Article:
To Show Us Our Need For A Savior
This account reads as a "who's who of sinners." The family of Jesus highlights to us why God needed to come and rescue people. He had to come and rescue His own family. Abraham was a liar and mocker of God. Isaac also lies and is partial to one son. Jacob stole a blessing from his brother. Tamar tricked her father-in-law (Judah) into have sex which led to the birth of Perez. Rahab was a prostitute by trade. Ruth was a pagan woman who turned to follow the Israelite God. David was a chief of sinners, committing adultery, murder, and many others. Bathsheba was an adulterer. Ahaz offered his son as a sacrifice to the Assyrian gods. Manasseh killed so many innocent people that blood filled Jerusalem.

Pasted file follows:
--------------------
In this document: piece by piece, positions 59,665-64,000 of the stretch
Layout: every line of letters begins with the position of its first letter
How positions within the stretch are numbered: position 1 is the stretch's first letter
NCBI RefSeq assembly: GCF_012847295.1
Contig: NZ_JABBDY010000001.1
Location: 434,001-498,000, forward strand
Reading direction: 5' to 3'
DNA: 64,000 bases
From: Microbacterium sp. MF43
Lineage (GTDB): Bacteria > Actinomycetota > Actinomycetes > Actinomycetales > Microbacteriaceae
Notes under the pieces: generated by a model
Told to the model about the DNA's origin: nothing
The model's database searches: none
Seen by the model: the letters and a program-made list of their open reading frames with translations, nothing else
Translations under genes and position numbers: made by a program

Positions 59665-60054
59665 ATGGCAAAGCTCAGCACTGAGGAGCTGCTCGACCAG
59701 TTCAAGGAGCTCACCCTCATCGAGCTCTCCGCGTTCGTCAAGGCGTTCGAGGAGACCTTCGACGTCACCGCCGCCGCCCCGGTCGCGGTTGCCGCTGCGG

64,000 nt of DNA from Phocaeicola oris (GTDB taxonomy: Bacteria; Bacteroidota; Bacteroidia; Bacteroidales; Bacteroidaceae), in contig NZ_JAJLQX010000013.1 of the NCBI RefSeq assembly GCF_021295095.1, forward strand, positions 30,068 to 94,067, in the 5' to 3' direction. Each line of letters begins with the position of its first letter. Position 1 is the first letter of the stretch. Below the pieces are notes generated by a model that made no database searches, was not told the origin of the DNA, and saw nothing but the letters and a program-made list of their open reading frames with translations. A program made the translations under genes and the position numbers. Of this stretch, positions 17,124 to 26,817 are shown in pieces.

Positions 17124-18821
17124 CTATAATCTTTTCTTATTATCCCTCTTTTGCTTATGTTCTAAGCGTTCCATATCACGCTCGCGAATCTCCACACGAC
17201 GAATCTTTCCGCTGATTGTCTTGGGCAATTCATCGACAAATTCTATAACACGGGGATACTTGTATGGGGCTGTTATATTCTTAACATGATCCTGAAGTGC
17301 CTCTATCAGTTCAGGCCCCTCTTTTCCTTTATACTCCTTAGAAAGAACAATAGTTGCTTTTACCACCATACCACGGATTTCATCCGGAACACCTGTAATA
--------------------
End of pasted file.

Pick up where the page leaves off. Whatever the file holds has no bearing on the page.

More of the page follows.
The list can continue, one after another. The point? Even in the genealogy of Jesus Christ, we see His grace. He came to redeem His ancestors. And He came to redeem those that would come after Him. He indeed is gracious.

If you want to listen to the entire sermon, you can find it HERE. If you want to read my sermon notes from the message, you can find them HERE.

Friday, October 5, 2012

The Blood of Christ

Sometimes Christians overemphasize the blood of Christ, as if it has some mystical properties. They tend to think that they must claim the blood of Christ to rid themselves of curses or even protection against the Evil One. Because of a sensitivity to this sort of nonsense, some Christians are afraid of the phrase. They think if they use the phrase, people will misunderstand and think they are lunatics. After all, does blood really cure anything? Are Christians some sort of pagan religion that thinks the slaughter of blood cures life's ailments?